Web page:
Skip Navigation Links
 



                     


 



   
    Learn More     Subscribe    
Join Now!      Login
 
 
 
FREE HEALTH
NEWSLETTER
 
 
Ephedra Poll
Should the herb Ephedra be banned?
 
 
 
 
W
hat Doctors Don't Tell You
 

AUTISM: IT'S ALL IN THE GUT

© What Doctors Don't Tell You (Volume 11, Issue 6)

The Autism Research Unit (ARU), University of Sunderland, has concluded that autism is not a mental illness, but a metabolic one.

In their research of more than 1200 children with autism over 11 years, they have evidence that autism is caused by the action of peptides outside the brain and central nervous system. These peptides result in effects which either cause opioid activity or help to break down the opioid peptides that occur naturally within the CNS. Natural opioid peptides, which include the enkephalins and endorphins, play a central role in regulating the CNS, affecting all high cognitive functions, like perception and emotion. Through the action of these peptides, the neuroregulatory role may be altered or intensified to such an extent that most higher processes within the CNS are completely disrupted.This interference would affect perception, cognition, emotions, mood and behaviour, leading to all the diverse symptoms we characterise as autism.

But where do these extra peptides come from? The ARU believes the culprit is certain foods and the inability of the body to process these foods due to an inadequacy of the enzymes ordinarily responsible for breaking them down. The most frequent causes are gluten from wheat and other gluten containing cereals, like rye, barley and oats, and also milk and dairy products.

Genetic factors or nutritional vitamin or mineral deficiencies may be behind the inadequate function of the enzymes involved.

These rogue peptides make it to the CNS largely due to a damaged gut. Normally, the proteins lining the gut wall are sulphated, forming a protective layer over the gut wall surface. But when the gut doesn't produce enough sulphation, proteins in the gut wall tend to clump together, causing an uneven gut wall surface and increasing gut permeability. This, in turn, allows foods into the bloodstream (and eventually the CNS).

Most of the children examined by the ARU have this abnormality in the gut. These gross gut wall abnormalities appear to be the result of an insult to the body or a toxicity. The ARU has evidence that one of the most common insults is the MMR vaccine (see box, p 3). Gut abnormalities and the onset of autism have also followed a bout of encephalitis or meningitis. Other environmental toxicities, such as pesticides, also appear to be implicated in damaging the gut.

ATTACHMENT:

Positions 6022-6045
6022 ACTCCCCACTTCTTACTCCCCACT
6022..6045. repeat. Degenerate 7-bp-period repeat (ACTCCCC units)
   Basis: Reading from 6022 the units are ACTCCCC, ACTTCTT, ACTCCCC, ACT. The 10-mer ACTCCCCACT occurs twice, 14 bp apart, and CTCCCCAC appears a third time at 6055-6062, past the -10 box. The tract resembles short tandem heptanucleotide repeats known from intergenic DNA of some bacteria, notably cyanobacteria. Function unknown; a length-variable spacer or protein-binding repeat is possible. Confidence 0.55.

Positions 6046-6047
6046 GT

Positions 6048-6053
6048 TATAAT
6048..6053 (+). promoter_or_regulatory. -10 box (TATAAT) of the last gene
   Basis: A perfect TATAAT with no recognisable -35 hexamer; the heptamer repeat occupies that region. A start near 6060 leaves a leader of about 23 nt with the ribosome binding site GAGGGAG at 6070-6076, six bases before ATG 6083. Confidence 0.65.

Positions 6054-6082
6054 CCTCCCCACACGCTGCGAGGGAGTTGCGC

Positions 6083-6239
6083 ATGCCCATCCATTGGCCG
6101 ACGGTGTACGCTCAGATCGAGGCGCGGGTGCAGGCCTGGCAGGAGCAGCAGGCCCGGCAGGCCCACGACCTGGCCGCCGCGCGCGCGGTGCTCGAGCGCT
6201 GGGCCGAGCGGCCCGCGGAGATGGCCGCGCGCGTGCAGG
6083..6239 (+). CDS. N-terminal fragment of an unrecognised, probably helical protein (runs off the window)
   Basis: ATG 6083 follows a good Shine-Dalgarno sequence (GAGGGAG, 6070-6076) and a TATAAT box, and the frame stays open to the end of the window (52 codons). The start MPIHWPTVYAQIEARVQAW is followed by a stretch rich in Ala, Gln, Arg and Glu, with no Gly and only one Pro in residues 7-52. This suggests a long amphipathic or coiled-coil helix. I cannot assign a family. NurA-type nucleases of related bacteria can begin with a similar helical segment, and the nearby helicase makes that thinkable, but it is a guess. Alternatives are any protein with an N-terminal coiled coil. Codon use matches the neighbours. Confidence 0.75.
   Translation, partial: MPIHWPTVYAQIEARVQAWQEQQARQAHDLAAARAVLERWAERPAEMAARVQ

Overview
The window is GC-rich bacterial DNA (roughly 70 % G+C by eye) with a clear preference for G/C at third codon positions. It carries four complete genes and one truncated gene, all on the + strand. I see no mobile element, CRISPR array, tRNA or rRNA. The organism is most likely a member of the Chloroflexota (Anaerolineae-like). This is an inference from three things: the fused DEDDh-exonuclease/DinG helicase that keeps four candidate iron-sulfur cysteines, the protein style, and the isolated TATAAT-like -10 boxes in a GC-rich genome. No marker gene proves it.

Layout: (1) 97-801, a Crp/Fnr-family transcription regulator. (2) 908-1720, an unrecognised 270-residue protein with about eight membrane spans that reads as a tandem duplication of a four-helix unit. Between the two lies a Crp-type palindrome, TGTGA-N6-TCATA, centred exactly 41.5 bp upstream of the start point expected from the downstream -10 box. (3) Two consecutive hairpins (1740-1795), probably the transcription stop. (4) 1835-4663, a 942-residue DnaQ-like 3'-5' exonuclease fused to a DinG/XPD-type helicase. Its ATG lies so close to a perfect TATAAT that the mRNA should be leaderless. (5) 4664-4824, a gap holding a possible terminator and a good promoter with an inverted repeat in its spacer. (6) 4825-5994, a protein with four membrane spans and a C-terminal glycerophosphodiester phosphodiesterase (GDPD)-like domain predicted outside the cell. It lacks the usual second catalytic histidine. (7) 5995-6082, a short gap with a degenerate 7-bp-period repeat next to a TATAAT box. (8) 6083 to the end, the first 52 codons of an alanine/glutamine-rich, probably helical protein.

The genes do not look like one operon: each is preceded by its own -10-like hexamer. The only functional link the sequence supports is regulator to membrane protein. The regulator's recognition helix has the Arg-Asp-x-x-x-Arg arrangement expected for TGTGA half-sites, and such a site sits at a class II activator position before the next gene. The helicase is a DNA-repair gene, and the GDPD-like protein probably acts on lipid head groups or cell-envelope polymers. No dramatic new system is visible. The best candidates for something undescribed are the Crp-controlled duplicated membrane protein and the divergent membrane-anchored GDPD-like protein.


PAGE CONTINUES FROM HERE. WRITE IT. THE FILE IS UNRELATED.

Add your comment      
About The Author
What Doctors Don’t Tell You is one of the few publications in the world that can justifiably claim to solve people's health problems - and even save lives. Our monthly newsletter gives you the facts you won't read anywhere else about what works, what doesn't work and what may harm you in both orthodox and alternative medicine. We'll also tell you how you can prevent illness.......more
Related Articles
 
Share   Facebook   Buzz   Delicious   Digg   Twitter  
 
 
 
 
 
 
From Our Sponsor
 
 
 
 
 
 
Featured Events
Wellness Inventory Certification Training - Level I
     February 18-May 20, 2014
     Los Angeles, CA USA
 
Additional Calendar Links
 
Wellness, Feeling, dimension!

Search   
Home       Wellness       Health A-Z       Alternative Therapies       Find a Practitioner       Healthy Products       Bookstore       Wellness Inventory
Healthy Kitchen       Healthy Woman       Healthy Man       Healthy Child       Healthy Aging       Wellness Center       Nutrition Center       Fitness Center
Free Newsletter      What Doctor's Don't Tell You      Stevia.com      Discount Lab Tests      First Aid      Global Health Calendar      Privacy Policy     Contact Us

Disclaimer: The information provided on HealthWorld Online is for educational purposes only and IS NOT intended as a substitute for professional medical advice, diagnosis, or treatment. Always seek professional medical advice from your physician or other qualified healthcare provider with any questions you may have regarding a medical condition.